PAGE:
The trades of Carmelo Anthony, Chauncey Billups, Baron Davis, and Deron Williams to Eastern Conference teams this week in anticipation of the league’s Feb. 24 trade deadline has made one thing crystal clear – the Eastern Conference has jumped the West in the power standings.

The New York Knicks started the power shifting earlier this week when they acquired Anthony and Billups in addition to Sheldan Williams, Anthony Carter, and Renaldo Balkman in exchange for Wilson Chandler, Raymond Felton, Danilo Gallinari, Timofey Mozgov, one pick a year for the next three drafts, and $3,000,000 cash.

Feeling like they got the short end of the stick after failing to land Anthony, the Nets wanted to make a power statement of their own. In fact, they did just that by picking up Utah point guard Deron Williams for Devin Harris, Derrick Favors, and two first round picks.

Not to be outdone, the Caviliers made an eleventh hour move to get Baron Davis and a first round pick, sending Mo Williams and Jamario Moon.

All three trades were inter-conference moves where the teams in the East landed the star power and the teams out west picked up youth and future selections.

These moves may sound fair and balanced, but one must look underneath the deals themselves to truly analyze what’s going on here. The NBA has become a player-driven league, as was made evident by LeBron James, Dwayne Wade, and Chris Bosh this last summer. Players are now forming together in trios to try to create the next great dynasty in the NBA. While it may sound good for league ratings and popularity, the idea has consequences.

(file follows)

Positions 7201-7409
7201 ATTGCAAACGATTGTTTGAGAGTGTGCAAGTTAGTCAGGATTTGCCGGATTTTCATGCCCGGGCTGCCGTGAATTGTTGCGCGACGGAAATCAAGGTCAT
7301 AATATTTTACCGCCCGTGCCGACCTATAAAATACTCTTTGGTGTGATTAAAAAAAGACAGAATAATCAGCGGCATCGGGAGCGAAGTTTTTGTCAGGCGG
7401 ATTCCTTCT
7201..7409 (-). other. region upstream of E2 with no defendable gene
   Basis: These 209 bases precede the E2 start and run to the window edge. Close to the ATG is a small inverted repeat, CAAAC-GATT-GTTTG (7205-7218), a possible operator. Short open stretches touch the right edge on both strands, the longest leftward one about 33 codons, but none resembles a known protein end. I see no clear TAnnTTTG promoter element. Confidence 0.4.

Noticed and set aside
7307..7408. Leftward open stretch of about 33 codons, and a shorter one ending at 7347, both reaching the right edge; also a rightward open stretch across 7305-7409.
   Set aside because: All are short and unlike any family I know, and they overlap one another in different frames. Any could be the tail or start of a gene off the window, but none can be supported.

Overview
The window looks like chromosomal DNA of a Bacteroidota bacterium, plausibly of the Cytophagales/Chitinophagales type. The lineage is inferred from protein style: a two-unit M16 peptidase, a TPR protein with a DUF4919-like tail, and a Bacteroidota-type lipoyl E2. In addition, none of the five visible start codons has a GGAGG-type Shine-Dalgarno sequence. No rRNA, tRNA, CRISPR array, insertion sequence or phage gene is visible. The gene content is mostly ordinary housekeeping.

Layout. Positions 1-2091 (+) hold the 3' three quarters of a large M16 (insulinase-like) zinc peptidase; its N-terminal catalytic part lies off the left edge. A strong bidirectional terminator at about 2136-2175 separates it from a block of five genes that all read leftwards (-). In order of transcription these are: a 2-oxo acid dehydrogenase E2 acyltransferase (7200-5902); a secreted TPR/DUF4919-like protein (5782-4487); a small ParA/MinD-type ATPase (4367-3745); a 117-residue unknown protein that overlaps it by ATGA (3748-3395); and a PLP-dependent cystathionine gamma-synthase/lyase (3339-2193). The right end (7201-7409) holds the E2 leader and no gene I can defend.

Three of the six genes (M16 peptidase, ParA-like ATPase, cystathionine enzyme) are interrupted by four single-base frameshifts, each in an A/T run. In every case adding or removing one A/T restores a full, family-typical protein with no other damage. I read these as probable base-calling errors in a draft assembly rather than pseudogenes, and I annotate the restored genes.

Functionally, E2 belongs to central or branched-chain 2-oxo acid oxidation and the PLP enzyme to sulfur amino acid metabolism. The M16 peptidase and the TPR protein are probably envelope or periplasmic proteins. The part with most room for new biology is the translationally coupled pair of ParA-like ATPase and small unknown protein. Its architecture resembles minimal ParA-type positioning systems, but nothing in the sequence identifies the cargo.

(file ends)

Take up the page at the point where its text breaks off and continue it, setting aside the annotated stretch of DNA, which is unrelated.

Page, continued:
The NBA has become a game of Robin Hood where the rich are getting rich and the poor are getting poorer. These moves to absorb and drain stars from small market teams so that the popular contenders can use them in a pair or trio is dangerous to the security of the league’s bottom markets.

James joked earlier in the season about the NBA shrinking so that each team would have more star power and fewer low-followed franchises.

For fun, I named out loud eight teams from each conference to keep and seven from each to implode. Sadly, what I found out was that the NBA might be better off without some of the horrible markets.

I took into consideration how often the franchises win now, their recent relevancy, their past successes, rivalries, and markets. Here’s who I felt should remain:

EAST – Boston, Miami, Chicago, Orlando, Atlanta, New York, Detroit, New Jersey (after the move to Brooklyn)

WEST – San Antonio, LA Lakers, Dallas, Oklahoma City, New Orleans, Denver, Utah, Phoenix

In this example, the NBA would be ridding itself from Philadelphia, Indiana, Charlotte, Milwaukee, Washington, Cleveland, Toronto, Portland, Memphis, Houston, Golden State, LA Clippers, Sacramento, and Minnesota.

While this idea sounds ridiculous from a dollar and cents standpoint, think to yourself what this kind of radical change may do to the game. Then think to yourself that this is actually what is happening. The players from these fourteen low-end teams continue to be stolen away by trades and free agency. This year is a golden example of that very act.

Think the league has to do something to keep the power somewhat balanced between the markets and the conferences? You’re not alone.